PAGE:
Historic and picturesque Hereford Inlet Lighthouse, a beacon of safety and assurance to the 19th century mariners, has become a focal point for residents and visitors of this seashore resort community.
The lighthouse is situated on the south side of the Hereford Inlet, which leads from the Atlantic Ocean to the famed Intra-Coastal Waterway linking Maine to Florida. First used by the 17th century whalers to haul in and butcher their catches, the Inlet’s use as a haven to mariners greatly increased as travel and shipping along the coast increased. By the mid 1800’s the small fishing village of “Anglesea” arose along the banks of the Inlet.
Strong currents and shifting sandbars near the entrance to the Inlet caused frequent groundings and shipwrecks. Because of this, the United States Lifesaving Service in 1849 established a small station along the south bank of the Hereford Inlet. In 1871 this was replaced by a larger, Bibb Style #2 Station. As the inlet’s use kept increasing resulting in more shipwrecks, it soon became obvious that a Lighthouse was needed to mark the mouth of the Inlet.
On June 10, 1872 Congress enacted legislation to finance the purchase of land and the construction of a fourth order Lighthouse. The site chosen held a prominent position on the Dune area overlooking the approach to the Inlet. The Lighthouse was a wood frame residential style designed by the Lighthouse Board’s Chief Draftsman, Paul J. Pelz. Pelz would later go on to design the Library of Congress. His eclectic Victorian design can be called “Carpenter Gothic” or “Stick Style” making for a very picturesque but also a very substantially built structure.
On May 11, 1874 a “Notice to Mariners” formally announced the start of operation of the Light. The light is located at latitude 39 degrees and longitude 74 degrees, 47 minutes. The tower height is 49 ˝ feet with the light elevation rising to 57 feet above sea level. The light is visible at a distance of 13 nautical miles.
John Marche was the first Lighthouse Keeper. He was in the post less than three months when he drowned as his boat capsized while returning from the mainland.
John Nickerson was temporary keeper for several months until Freeling Hewitt arrived. Freeling (shown left), a civil war veteran, stayed as guardian of the light for the next 45 years.
It was under the auspices of Freeling or “Captain” Hewitt, as he was known, that local families gathered for a Baptist ceremony at the Lighthouse. This was the first formal religious service conducted on the island and would be repeated until the first church was built.
The Lighthouse stood firm against the onslaught of the winds, rains and tides for 40 years at its original location. A severe storm in August of 1913 significantly damaged the foundation, requiring it to be moved westward about 150 feet to where it sits today. This task was completed by 1914.
For the next 50 years the Lighthouse continued in operation, but in 1964 an iron light tower, fitted with a modern automatic marine beacon was erected behind the Lighthouse. The Lighthouse was closed and the entire property including the old Coast Guard Station was transferred to the control of the New Jersey Marine Police. The Lighthouse was boarded up and left to deteriorate for the next 18 years. (circa 1979)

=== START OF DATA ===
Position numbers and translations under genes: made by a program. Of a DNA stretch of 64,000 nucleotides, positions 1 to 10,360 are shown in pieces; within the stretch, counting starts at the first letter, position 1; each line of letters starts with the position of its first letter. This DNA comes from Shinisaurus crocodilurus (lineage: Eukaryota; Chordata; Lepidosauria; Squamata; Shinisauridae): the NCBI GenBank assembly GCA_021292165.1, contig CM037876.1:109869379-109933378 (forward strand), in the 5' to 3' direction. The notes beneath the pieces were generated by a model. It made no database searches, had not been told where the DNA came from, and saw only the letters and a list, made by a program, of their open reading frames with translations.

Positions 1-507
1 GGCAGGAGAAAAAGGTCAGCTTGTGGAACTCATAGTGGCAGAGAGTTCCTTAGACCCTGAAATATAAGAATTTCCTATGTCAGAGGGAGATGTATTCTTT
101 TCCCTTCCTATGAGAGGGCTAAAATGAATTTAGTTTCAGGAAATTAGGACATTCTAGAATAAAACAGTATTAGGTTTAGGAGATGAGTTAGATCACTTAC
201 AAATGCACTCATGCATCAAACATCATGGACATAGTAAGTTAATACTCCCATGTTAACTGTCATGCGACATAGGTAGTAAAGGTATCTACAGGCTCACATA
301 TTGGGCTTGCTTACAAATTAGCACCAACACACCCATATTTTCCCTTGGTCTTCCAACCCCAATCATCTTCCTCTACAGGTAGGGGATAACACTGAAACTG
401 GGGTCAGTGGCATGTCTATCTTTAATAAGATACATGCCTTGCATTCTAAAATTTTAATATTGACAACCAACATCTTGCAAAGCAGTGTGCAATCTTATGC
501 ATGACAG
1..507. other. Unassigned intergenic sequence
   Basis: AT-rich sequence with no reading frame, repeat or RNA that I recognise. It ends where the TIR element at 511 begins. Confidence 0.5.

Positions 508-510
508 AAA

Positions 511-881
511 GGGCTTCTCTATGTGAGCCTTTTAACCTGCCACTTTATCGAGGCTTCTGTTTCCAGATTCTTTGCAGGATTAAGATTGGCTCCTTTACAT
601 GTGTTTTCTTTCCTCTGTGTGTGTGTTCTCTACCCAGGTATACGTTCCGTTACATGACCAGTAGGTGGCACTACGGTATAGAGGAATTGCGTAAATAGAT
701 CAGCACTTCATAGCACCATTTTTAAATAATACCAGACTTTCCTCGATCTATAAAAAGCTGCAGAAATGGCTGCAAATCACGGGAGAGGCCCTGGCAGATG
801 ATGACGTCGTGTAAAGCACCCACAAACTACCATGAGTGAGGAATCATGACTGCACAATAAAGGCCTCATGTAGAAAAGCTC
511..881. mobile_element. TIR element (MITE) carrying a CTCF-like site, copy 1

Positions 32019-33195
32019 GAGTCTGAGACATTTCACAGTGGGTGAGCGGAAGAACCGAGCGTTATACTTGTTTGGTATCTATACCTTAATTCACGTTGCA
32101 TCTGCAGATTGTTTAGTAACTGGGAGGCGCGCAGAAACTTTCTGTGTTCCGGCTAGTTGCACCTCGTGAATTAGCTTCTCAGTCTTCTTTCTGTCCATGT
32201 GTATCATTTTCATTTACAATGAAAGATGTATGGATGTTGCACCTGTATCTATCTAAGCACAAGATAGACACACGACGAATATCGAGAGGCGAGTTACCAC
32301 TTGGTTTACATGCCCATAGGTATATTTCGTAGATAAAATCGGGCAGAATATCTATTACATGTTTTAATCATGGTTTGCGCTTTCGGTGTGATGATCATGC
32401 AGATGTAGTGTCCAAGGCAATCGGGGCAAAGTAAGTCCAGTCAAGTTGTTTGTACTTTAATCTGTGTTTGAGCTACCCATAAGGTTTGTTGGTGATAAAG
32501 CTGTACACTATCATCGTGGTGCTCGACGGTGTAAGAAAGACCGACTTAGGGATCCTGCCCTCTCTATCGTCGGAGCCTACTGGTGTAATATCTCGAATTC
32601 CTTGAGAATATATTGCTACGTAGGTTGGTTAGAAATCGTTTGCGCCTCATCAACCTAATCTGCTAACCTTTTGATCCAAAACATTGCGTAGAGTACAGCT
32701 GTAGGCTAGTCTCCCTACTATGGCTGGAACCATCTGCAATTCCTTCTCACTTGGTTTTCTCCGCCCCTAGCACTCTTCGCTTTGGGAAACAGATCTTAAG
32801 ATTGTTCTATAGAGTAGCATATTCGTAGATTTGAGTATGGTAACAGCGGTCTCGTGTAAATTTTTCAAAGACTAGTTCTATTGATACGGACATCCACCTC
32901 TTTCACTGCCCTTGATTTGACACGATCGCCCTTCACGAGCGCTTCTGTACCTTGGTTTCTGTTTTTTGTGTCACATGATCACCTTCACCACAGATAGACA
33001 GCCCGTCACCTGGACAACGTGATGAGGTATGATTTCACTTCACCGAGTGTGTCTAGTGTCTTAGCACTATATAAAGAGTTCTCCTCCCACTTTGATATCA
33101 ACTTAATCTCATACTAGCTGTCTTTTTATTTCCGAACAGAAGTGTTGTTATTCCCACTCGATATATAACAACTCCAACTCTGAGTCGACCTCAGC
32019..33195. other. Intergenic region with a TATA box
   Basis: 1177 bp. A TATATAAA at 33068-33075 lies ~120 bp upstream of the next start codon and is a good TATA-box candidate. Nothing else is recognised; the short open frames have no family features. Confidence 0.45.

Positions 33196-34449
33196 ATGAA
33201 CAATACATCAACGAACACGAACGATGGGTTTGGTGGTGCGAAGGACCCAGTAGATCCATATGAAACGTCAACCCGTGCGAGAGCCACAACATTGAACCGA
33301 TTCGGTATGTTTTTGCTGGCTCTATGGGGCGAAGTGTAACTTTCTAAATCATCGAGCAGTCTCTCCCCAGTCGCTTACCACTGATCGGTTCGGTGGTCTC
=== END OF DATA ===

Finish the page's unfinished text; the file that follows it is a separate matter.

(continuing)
In 1982 through the long and painstaking efforts of Mayor and Mrs. Anthony Catanoso, a lease was signed “Whereby the New Jersey Department of Environmental Protection turns over the stewardship of the Lighthouse to the City of North Wildwood”.
Restoration of the historic yet neglected building was immediately begun. After only 10 months of intense work, on July 1, 1983, a portion of the restored building was opened to the public. Hundreds of public-spirited citizens who helped raise funds for the restoration and contributed time, talent, energy and materials were on hand to celebrate the official re-opening of the historic landmark for public use. In 1986 the modern marine beacon was removed from the iron light tower and placed inside the Lighthouse lantern making it a fully functional aid to navigation once again.
Finally, a project to improve the sandy, barren grounds into a park was undertaken by the City’s Parks Department resulting in what you see today with its many garden areas. The Hereford Lighthouse is listed on both the National and State Registers of Historic Places. It is operated and maintained by the Hereford Lighthouse Commission. The Commission is comprised of local citizens appointed by Mayor and Council and serve voluntarily. Its purpose is to generate funds by various ways for the restoration of the Lighthouse. It is also charged with the duty to provide information to the public about the Lighthouse history through tours and other means of historical interpretation.
The Lighthouse and its grounds are settings for many activities throughout the year including guided tours, craft shows, art exhibits, butterfly watching and the town’s annual Christmas Celebration.
Please Note: This is an archived file from Hereford Lighthouse, visit HerefordInletLighthouse.com for current hours of operation.